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Friday, October 21, 2011

UF president stands up to Rick Scott

From the Gainsville Sun

by Nick Crabbe

University of Florida President Bernie Machen didn’t mention Gov. Rick Scott by name, but mounted a defense Thursday of the liberal arts degrees being scrutinized by the governor.

Scott has questioned whether the state needs more anthropology majors in making the case that students should be directed to science, technology, engineering and math degrees. Machen told the UF Faculty Senate that he supported increasing enrollment in those disciplines but also recognized the value of the liberal arts.

“Students are interested in many different subjects when they come to college — physics, literature, agronomy, to name just a few,” he said. “Is it really the government’s role to steer them into one subject discipline over another?”

Using the late Apple CEO Steve Jobs as an example, Machen said that the liberal arts are key to promoting technological innovation. He quoted Jobs’ statement that Apple stands at the intersection of technology and the liberal arts, and that technology married with liberal arts and the humanities “yields the results that make our hearts sing.”

“Suffice it to say that I will continue to support a strong liberal arts program at the university because it works, because it’s important to society,” Machen said.

Machen’s address comes as the governor has repeatedly criticized state universities in recent days. During an interview Wednesday on The Sky 97.3 FM, Scott said that he favors cutting costs at universities over the tuition increases that have been made in recent years.

“If you take most companies in the private sector, they’re not able to raise prices 8 percent, 3 percent, 15 percent a year. They can’t,” Scott said. “So I don’t understand why education has to continue to cost more money every year.”

Scott last week sent a series of questions to universities that included asking for information on their 50 highest-paid employees. He also posted the salary information of all university employees on a state website,

Machen said that the salary information was already publicly available online, but the new site will bring more scrutiny that will only get more intense.

“Everything is fair game, including salaries,” he said. “So don’t let it bother you. Our faculty salaries are known to be low compared to our peers. Our tuition is known to be very low compared to our peers, and we offer more financial aid than many universities of our type.”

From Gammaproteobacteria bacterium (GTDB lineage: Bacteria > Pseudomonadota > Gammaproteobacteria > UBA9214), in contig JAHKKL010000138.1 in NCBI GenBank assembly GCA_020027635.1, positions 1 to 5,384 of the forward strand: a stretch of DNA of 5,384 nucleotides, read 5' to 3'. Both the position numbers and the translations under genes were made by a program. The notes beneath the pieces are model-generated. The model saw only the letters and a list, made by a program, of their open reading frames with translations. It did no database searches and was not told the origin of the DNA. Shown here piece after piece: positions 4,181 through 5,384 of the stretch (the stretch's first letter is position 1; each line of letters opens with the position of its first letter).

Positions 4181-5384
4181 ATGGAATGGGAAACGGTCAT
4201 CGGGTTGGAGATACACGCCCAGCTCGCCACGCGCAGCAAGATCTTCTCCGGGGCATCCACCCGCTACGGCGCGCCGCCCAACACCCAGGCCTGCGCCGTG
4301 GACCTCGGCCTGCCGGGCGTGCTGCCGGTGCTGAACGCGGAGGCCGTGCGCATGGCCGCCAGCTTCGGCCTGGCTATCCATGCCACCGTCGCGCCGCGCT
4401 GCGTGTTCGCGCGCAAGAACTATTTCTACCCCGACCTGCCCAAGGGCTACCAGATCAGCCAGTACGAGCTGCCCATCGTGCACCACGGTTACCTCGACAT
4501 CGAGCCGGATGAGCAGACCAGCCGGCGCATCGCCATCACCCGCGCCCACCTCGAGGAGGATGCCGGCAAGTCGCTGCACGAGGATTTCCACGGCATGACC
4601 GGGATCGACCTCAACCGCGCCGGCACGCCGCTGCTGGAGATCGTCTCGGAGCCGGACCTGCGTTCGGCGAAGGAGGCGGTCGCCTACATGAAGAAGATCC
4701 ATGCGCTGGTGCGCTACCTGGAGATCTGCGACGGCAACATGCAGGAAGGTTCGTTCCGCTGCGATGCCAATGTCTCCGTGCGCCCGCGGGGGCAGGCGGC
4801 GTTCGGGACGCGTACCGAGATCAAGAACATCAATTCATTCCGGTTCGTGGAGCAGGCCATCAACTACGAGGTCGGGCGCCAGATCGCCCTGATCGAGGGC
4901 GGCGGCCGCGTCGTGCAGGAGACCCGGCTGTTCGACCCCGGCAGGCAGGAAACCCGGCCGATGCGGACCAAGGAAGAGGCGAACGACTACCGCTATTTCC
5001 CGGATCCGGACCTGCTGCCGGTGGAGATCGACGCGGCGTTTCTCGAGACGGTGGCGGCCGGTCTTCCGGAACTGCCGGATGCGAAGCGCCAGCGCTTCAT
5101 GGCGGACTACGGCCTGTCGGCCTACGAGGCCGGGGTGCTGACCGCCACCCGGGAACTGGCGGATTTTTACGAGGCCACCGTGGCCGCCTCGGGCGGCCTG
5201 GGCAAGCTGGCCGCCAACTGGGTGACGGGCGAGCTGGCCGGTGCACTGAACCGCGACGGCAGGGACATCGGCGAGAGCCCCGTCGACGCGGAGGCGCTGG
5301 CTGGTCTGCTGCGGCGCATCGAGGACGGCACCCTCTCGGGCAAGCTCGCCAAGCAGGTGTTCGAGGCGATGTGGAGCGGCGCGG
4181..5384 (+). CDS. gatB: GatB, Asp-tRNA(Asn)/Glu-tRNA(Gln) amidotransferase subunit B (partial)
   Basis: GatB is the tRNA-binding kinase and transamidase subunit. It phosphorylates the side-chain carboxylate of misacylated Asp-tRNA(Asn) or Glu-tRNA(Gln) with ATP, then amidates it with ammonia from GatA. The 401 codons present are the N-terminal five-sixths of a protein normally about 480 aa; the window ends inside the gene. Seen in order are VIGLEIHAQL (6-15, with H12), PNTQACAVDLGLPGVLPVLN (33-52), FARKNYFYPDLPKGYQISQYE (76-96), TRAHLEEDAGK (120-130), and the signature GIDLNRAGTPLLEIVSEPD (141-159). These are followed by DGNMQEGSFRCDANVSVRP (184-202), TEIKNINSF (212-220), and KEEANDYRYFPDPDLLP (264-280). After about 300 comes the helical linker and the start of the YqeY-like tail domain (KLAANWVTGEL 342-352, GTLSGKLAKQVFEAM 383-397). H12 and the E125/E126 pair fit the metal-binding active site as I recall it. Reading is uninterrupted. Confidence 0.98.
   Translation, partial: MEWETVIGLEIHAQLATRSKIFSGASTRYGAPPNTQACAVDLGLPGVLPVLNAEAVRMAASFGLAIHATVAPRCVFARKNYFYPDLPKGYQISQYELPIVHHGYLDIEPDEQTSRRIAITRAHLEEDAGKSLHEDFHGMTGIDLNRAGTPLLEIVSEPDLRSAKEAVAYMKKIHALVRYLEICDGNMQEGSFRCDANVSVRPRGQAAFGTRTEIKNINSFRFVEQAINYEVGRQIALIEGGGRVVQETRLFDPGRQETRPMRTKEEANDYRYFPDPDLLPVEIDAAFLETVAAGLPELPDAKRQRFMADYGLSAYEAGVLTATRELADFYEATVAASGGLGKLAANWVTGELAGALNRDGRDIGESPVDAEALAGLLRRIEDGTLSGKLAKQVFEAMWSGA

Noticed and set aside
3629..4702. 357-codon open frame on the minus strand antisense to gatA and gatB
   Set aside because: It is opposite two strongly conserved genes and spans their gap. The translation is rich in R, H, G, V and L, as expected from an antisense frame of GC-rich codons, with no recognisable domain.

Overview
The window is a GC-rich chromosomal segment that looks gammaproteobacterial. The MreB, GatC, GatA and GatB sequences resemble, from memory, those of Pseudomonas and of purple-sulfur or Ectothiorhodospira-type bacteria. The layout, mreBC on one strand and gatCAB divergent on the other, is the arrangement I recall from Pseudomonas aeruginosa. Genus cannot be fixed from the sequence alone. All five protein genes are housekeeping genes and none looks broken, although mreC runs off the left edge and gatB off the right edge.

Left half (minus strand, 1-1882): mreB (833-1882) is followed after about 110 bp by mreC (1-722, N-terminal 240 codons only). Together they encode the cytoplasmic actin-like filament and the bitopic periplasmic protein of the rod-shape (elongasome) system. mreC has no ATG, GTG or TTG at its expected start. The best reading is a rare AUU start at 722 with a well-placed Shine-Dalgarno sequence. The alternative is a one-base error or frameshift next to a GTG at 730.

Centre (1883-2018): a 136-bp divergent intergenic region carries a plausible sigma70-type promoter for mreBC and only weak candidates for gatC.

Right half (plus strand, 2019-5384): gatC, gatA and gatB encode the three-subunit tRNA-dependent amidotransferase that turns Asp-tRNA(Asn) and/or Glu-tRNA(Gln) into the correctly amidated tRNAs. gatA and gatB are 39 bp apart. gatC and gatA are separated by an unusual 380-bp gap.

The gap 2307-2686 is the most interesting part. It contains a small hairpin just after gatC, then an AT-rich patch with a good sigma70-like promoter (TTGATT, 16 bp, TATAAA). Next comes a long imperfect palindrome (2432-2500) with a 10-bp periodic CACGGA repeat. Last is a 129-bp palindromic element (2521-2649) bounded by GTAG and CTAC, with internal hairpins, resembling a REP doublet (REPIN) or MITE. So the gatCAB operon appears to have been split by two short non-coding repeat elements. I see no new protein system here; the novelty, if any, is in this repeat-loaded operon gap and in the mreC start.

He added later, “We can’t let the differences between the salaries of a neurosurgeon and someone in the classics become an issue among us, nor we can allow ourselves to break apart on other matters of importance to our academic collegiality.”

Machen’s comments preceded a Faculty Senate discussion on a review of UF’s doctoral programs, but the conversation veered back to some of the issues raised by the governor.

Anthropology professor Ken Sassaman also invoked Jobs in making the case for the value of the liberal arts. He said that he gets nervous about discussions of what fields will be needed in the future, using the demand for Arabic translators after Sept. 11 as an example of a job need that could not be foreseen.

“My point is we have to keep fighting the shortsightedness of anybody who doesn’t think that maintaining and creating diversity in an open academic, scholarly environment is the most productive way to sustain ourselves,” he said.

Contact Nathan Crabbe at 338-3176 or

1 comment:

  1. Right on. My Mom had a friend who she looked up to and sometimes was embarassed that she didn't have the amount of education her friend had. her friend told her "Mary, there are fools who are educated and educated fools." She reassured my Mom that her lack of formal education didn't show because my Mom was well read and very smart. Rick Scott sounds like an educated fool. I was married young. I ended up a single mother of 5. I started taking classes 1 at a time and attended whatever Florida Junior College I lived near. I took a variety of subjects and am grateful for the many things I learned. In 1990 I graduated from Santa Fe in Gainesville with my ADN and a minor in liberal arts at age 44. All the different areas I studied over the years made me a more well-rounded person and an Rn who was able to use not just my professional skills and knowledge but also the knowledge I learned from my liberal arts classes. Go Gators and Go Mr. Machen. Thank you and all the wonderful teachers and professors I encountered during my life and training. Judy Brokaw Retired Rn.